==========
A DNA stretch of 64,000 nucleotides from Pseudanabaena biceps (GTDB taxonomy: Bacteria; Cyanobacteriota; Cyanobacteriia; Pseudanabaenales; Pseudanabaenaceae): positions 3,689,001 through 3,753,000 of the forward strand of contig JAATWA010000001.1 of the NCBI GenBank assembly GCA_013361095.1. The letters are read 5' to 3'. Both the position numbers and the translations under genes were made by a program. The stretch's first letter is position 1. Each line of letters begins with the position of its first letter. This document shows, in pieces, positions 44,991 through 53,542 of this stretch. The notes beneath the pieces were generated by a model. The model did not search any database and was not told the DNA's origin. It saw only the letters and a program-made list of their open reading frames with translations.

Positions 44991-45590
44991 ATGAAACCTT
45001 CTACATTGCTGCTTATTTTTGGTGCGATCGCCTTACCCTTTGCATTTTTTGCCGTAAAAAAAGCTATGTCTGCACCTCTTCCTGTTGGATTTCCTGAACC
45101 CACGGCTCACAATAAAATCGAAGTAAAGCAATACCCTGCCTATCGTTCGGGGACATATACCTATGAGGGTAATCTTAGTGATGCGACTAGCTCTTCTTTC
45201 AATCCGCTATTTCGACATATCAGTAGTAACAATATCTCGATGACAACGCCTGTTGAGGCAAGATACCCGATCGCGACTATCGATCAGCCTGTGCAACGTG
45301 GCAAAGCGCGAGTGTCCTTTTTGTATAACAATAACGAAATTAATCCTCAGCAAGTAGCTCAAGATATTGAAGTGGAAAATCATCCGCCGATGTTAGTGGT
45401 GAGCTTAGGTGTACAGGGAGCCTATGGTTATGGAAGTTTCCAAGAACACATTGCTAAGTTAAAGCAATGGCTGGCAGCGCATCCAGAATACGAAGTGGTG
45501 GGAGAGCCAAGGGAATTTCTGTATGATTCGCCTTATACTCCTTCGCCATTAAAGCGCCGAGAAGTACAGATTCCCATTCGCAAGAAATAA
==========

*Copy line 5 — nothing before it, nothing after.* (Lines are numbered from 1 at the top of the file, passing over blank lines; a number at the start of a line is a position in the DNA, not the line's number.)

45101 CACGGCTCACAATAAAATCGAAGTAAAGCAATACCCTGCCTATCGTTCGGGGACATATACCTATGAGGGTAATCTTAGTGATGCGACTAGCTCTTCTTTC